Turkish lira dives 20% in crisis as Trump levels sanctions
Turkey’s lira slumped 20 percent against the dollar, raising the prospect of a full-blown financial crisis in the NATO member country, after U.S. President Donald Trump ordered more economic sanctions against Turkey, and his Turkish counterpart declared economic war.
The lira fell to as low as 6.76 per dollar in Istanbul and declined 17.5 percent to 6.52 at 5 p.m. Turkey's credit default swaps, a product investors buy to insure against sovereign debt default, surged 19 percent to 444.49, extending the highest level since the 2008 financial crisis.
Trump said he was doubling tariffs on Turkish steel to 50 percent and on aluminum to 20 percent, following up on sanctions against two Turkish ministers last week over Turkey's internment of Americans, including pastor Andrew Brunson.
"Our relations with Turkey are not good at this time!" Trump tweeted.
Meanwhile, Turkish President Recep Tayyip Erdoğan said Turkey was involved in an economic war and would be victorious, blaming what he called an "interest rate lobby" and "economic henchmen" for the lira's slide.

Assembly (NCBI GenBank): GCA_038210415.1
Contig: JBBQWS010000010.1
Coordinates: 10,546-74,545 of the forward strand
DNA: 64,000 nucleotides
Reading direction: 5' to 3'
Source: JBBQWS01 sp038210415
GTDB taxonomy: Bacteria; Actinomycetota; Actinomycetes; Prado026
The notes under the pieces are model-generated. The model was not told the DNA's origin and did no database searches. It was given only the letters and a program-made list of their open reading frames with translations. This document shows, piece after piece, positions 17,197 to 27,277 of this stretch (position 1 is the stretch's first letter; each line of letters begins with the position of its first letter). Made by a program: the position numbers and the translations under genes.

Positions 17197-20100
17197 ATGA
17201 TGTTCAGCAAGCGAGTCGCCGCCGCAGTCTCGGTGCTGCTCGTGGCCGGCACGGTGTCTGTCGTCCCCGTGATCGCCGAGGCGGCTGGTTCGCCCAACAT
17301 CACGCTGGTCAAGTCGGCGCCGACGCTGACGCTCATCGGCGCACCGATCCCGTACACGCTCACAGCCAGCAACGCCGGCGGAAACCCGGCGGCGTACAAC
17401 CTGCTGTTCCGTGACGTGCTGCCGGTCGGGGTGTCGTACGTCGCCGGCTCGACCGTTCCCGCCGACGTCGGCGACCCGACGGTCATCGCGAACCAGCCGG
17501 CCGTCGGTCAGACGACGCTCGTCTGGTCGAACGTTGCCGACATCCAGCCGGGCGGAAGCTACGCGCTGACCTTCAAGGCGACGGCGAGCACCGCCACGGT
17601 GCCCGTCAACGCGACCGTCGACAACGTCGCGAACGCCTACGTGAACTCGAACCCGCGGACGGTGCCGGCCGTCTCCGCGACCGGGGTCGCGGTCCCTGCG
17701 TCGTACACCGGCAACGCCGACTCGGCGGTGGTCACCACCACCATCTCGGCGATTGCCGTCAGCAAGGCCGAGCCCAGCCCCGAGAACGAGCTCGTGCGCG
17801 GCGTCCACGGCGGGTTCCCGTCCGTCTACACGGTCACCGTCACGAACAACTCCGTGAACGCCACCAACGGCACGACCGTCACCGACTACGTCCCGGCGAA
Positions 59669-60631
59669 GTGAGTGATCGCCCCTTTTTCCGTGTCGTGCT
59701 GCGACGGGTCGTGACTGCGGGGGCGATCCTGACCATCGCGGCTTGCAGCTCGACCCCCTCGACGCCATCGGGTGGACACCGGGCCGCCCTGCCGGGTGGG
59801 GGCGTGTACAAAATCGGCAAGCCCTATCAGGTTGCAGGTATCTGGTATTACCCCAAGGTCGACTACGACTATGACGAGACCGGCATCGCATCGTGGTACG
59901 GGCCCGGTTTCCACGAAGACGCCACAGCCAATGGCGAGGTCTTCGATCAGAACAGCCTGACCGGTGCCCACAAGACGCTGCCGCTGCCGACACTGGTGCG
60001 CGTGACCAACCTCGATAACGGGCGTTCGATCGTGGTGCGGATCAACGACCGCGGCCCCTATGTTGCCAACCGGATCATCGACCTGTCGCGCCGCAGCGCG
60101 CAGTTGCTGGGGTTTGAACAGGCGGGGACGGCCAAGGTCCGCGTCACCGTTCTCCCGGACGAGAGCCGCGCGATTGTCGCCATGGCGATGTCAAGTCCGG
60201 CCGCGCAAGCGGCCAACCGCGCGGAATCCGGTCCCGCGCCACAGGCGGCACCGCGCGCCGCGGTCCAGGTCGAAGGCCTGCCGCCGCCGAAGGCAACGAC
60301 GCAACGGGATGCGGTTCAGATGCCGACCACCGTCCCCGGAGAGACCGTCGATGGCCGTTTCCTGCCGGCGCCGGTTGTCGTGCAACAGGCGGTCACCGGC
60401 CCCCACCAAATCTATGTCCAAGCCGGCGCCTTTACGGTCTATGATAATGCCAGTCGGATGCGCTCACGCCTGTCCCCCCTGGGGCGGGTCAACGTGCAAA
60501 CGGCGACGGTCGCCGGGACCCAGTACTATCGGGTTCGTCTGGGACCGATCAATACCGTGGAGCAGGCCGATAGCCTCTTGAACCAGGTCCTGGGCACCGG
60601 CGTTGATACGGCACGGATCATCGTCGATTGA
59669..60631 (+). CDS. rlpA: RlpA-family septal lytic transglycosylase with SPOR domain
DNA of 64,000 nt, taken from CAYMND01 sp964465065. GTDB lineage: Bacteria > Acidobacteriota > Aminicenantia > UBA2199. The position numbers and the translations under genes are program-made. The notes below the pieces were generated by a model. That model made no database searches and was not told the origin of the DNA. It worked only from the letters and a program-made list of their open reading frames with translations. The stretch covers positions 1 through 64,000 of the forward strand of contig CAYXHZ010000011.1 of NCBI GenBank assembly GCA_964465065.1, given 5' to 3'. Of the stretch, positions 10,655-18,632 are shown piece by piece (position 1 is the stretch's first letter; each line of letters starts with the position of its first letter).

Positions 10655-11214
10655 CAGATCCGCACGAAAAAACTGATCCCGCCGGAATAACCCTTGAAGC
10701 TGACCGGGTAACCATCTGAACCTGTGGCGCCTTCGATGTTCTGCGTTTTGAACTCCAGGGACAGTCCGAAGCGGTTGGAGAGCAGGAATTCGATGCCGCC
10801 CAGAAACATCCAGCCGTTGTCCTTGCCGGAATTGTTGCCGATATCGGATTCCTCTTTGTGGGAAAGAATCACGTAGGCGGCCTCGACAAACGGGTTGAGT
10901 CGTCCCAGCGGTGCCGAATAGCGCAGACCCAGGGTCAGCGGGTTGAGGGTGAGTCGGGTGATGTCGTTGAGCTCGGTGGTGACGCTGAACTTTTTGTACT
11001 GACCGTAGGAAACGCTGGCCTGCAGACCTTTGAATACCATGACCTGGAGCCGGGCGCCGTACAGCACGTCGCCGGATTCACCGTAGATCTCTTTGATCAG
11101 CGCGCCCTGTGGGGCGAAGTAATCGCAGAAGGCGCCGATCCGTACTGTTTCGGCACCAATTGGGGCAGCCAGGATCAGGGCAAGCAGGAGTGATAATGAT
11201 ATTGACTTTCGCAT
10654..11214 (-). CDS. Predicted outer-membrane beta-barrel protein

Investors are calling on Turkish policymakers to raise interest rates in an emergency meeting to stem the currency’s freefall. The currency has now lost more than 40 percent against the dollar this year.
But Turkey’s central bank has its hands tied. Erdoğan, who believes that higher interest rates are inflationary and part of a foreign plot to make Turkey subserviant to investors and the dollar-based financial system, has been calling for lower rates to help boost economic growth. He increased his control over the central bank last month, making himself personally responsible for appointing the governor and his deputies, and reducing their terms in office to four years from five.
The lira is also highly vulnerable after inflation surged to almost 16 percent in July and the current account deficit widened to 6.5 percent of GDP amid government stimulus, prompting warnings from ratings agencies and the International Monetary Fund that the economy was heading for a hard landing.
Some analysts have called on Turkey to seek support from the IMF to shore up confidence.
Washington imposed sanctions against two Turkish ministers last week for their part in the detention of Brunson on terrorism charges and has signaled yet more measures unless he and other Americans and two local U.S. consular workers are freed. Talks between Turkish and U.S. officials broke down in Washington on Wednesday.
Brunson is seen as a hero by evangelical Christians in the United States as Trump faces mid-term elections.
Washington is reviewing Turkey's participation in a duty-free trade deal for developing countries and could impose billions of dollars of penalties against a state-run Turkish bank for circumventing sanctions on Iran.
The U.S. Treasury is currently carrying out an investigation of the lender, Halkbank. A top executive of the company, Mehmet Hakan Atilla, is in a U.S. jail after he was found guilty of involvement in the scheme by a New York court in January. He is appealing the conviction.